If you search perennial gardening in Oklahoma this time of year, you might want to know what flowers in fall.
Well, here I am, your ever-helpful guide. I’ll be glad to share which plants flower in my fall garden.
Native and non-native asters flower in fall.
Asters make garden magic in fall, but they do take some care. You have to cut them back in spring to keep them tidy, and some, like the aromatic asters, seem bent on garden takeover. These are not the asters you see flowering in big box stores at the end of September. I found most of my asters online and at Bustani Plant Farm over the years. The natives have cross pollinated to the point where I have a lot of volunteers. I’m mostly ok with that.
However. if you’ve read this blog for a while–like the past 16 years–you might know I have a thing for asters in spite of their wild ways. By the way, I just celebrated my blogaversary. Who would have thought I’d still be writing?
Asters are definitely one of my fall favorites. I love asters, and they love my garden so I have a lot of them. They paint my garden a lovely powdery blue and purple in Autumn which is not a bad thing. [Click on the photos in the galleries to enlarge them.]
Carol Michel and I discussed native asters on the Gardenangelists podcast recently. If you want to read more, sign up for our weekly podcast newsletter. Here’s the latest missive. Carol writes it one week, and I write it the next.
The one aster in the garden that makes me want to take a drive to Crazy Town is Drummond’s aster, Symphyotrichum drummondii. If you put in a garden where you never water, it might be fine, but here where there is drip irrigation, it has spread almost everywhere. Now, it is flowering, and it is lovely, but soon, I’ll be digging out more of it just to keep it in check. It has rosettes of leaves set down upon tough roots that spread. It also spreads by seed.
According to the Arkansas Native Plant Society, “The specific epithet and common name recognizes Thomas Drummond, a Scottish botanist, who, in the early 1830s, collected specimens in Texas. Other common names include blue wood aster and hairy heart-leaf aster.”
In my garden, it is known as “the most hated aster” except for this time of year. Then, it’s just so danged pretty, I’m glad I can’t eradicate it.
Some salvias start to flower in fall while others continue on.
I’m a big fan of salvias of all types, but I love S. leucantha this time of year. Mexican bush sage is usually hardy in my garden even in the most windblown spot, but it does sometimes die, so I take cuttings each fall. I now have three large stands of it in the two gardens facing the street so I believe I have plenty. I think one of the most important factors in getting it to overwinter is to keep it as dry as possible. It a true sage with silvery, drought tolerant leaves.
My other favorite perennial salvia is the S. farinacea clan. I like most of them including good old ‘Victoria Blue.’ I usually chop back these salvias in midsummer so I get another flush of flowers. I could have chopped them again last month, but I didn’t. That’s why some of them look straggly. Their blue-green leaves which are another good reason to grow them.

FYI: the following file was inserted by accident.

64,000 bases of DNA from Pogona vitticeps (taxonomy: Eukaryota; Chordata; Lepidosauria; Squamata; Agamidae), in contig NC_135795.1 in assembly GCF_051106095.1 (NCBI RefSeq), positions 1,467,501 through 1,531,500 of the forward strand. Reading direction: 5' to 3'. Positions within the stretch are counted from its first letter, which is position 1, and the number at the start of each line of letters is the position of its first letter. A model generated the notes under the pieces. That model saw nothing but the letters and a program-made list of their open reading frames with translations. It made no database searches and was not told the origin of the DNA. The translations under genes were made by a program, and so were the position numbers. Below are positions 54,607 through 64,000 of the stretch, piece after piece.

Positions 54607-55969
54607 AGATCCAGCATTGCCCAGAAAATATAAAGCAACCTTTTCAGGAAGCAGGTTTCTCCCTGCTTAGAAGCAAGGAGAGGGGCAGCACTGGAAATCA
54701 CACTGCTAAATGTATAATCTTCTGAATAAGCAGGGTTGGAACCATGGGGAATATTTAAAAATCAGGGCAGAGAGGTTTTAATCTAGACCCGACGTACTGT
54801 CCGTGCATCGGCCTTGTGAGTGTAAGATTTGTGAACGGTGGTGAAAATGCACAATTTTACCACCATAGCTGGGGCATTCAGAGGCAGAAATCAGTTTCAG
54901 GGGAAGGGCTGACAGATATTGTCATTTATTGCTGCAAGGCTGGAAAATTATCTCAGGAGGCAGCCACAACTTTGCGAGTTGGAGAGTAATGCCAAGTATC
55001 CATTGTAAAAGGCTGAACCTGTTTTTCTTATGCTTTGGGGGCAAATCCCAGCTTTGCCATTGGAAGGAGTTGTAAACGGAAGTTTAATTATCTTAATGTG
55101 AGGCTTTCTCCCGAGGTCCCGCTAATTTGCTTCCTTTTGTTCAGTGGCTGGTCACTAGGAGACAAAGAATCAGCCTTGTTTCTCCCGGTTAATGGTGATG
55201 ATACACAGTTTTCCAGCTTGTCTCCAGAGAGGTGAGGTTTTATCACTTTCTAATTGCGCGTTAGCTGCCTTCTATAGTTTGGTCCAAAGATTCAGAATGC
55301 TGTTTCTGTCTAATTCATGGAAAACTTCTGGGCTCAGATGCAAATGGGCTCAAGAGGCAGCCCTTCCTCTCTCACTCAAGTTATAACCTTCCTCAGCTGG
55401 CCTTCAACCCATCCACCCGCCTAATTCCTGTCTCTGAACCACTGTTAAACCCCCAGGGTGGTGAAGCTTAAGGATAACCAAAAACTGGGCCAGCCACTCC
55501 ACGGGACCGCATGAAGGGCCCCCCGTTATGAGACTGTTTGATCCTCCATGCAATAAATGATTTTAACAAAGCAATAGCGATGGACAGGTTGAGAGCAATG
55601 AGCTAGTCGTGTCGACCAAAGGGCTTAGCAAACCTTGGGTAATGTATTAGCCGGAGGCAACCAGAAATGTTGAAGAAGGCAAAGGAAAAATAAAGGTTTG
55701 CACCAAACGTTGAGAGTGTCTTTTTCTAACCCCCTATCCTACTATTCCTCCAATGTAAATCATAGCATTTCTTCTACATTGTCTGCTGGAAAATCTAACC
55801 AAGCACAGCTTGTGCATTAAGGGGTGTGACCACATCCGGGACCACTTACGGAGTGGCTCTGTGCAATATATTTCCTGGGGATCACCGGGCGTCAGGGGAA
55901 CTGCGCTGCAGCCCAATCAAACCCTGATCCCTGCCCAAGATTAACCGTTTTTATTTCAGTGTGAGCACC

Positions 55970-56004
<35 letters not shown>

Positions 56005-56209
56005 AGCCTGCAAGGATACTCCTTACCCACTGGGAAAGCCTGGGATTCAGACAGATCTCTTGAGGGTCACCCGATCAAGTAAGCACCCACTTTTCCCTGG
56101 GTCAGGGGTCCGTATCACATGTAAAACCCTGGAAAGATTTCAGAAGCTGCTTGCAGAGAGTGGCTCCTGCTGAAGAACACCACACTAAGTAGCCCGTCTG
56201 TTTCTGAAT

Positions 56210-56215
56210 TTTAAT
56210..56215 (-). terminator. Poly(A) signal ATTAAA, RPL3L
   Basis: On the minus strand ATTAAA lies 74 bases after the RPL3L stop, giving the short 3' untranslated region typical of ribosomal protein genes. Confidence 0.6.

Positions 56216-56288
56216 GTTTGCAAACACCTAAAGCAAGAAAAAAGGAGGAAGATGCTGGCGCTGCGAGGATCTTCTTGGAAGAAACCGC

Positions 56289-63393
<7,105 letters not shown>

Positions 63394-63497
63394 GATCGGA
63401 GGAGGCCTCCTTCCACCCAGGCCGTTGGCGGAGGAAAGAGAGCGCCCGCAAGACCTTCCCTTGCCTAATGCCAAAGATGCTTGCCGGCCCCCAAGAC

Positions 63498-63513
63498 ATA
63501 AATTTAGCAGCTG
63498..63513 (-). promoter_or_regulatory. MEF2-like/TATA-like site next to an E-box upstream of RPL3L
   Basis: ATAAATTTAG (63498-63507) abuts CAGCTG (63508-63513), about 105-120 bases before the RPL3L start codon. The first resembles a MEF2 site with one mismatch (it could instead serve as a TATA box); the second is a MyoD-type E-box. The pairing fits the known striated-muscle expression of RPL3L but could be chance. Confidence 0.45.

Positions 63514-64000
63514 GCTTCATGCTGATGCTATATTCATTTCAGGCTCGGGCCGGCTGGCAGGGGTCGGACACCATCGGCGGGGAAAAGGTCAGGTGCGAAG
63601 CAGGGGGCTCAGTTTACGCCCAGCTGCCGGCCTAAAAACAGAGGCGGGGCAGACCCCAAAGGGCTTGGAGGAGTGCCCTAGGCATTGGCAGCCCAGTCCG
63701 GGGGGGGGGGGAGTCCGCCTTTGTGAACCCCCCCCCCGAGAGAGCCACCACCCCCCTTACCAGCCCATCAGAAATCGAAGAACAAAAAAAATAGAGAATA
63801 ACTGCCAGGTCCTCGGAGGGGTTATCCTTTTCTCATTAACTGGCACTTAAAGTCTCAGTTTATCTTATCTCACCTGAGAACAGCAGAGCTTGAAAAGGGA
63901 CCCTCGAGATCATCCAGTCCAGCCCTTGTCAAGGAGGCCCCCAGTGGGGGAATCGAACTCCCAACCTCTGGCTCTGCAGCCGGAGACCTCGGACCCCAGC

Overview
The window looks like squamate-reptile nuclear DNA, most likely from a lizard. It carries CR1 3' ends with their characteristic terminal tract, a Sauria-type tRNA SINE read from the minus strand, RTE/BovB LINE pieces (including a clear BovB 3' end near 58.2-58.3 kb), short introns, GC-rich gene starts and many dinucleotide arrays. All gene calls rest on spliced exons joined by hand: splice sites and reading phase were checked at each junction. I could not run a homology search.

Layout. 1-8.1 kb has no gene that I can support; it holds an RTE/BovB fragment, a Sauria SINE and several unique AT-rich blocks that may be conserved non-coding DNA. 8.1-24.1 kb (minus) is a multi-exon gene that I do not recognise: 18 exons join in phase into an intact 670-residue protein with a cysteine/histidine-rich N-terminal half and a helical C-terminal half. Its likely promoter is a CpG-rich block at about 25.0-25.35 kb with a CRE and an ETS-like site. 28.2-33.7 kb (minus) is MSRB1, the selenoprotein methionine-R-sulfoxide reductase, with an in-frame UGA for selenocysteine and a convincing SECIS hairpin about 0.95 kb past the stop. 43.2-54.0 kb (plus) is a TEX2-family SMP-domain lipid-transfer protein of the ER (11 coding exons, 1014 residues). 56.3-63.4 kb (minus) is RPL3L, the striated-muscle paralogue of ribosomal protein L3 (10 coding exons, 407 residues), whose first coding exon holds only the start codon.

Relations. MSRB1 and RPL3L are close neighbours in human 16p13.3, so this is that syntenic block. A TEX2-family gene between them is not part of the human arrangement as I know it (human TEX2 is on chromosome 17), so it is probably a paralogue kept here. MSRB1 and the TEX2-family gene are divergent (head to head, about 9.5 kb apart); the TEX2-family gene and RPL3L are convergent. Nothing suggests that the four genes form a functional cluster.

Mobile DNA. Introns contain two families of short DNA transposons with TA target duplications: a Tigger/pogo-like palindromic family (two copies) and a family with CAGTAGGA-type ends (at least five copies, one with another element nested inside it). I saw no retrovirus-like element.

This year, I grew ‘Sirius Blue’ from seed, and it was a dwarf variety. It was also extremely slow growing. Like molasses really. It finally bloomed in July. That is too late for me. I won’t grow it again.
I‘m also fond of the interspecific hybrids, ‘Mystic Blue Spires‘ and ‘Indigo Spires,’ but sadly, they don’t overwinter for me. They are only hardy to Zone 8. There’s a new hybrid that can be grown from seed called ‘Big Blue,’ but I haven’t tried it yet. It would make things less expensive since transplants are still pricey in local nurseries, and they grow like annuals.
Ornamental grasses flower in the fall.
I grow many different types of ornamental grasses. Most begin to flower in the fall, from Muhlenbergia capillaris, pink muhly grass, to Miscanthis sinensis, Chinese maiden grass, to Bouteloua gracilis ‘Blonde Ambition’ blue grama grass, and finally, all of the Panicum virgatum, native switchgrasses. These beautiful plants sway in the wind and are good garden companions for three seasons of the year.
We always have wind in Oklahoma, and grasses make our gardens move with sweet music.
Mums flower in fall.
Okay, this might seem obvious, but I‘m talking about true garden mums, not the ball-shaped plants you find in the box stores in late September and early October. There’s nothing wrong with those. I love them, but I also love daisy-type mums. Presently, I grow ‘Sheffield’ aka ‘Sheffield Pink,’ ‘Clara Curtis,’ a white one I can’t remember, and ‘Ryan’s Pink.’ Sometime ago, I lost ‘Will’s Wonderful’ so I’ll be looking to replace it.
There’s much more that flowers in the fall garden, but this post has taken me two weeks to write and publish. It is now too long, and I hope you’ll actually read it, but I wouldn’t blame you if you clicked away.
Still, you might save it for later if you’d like to grow plants that extend your gardening season and flower in fall.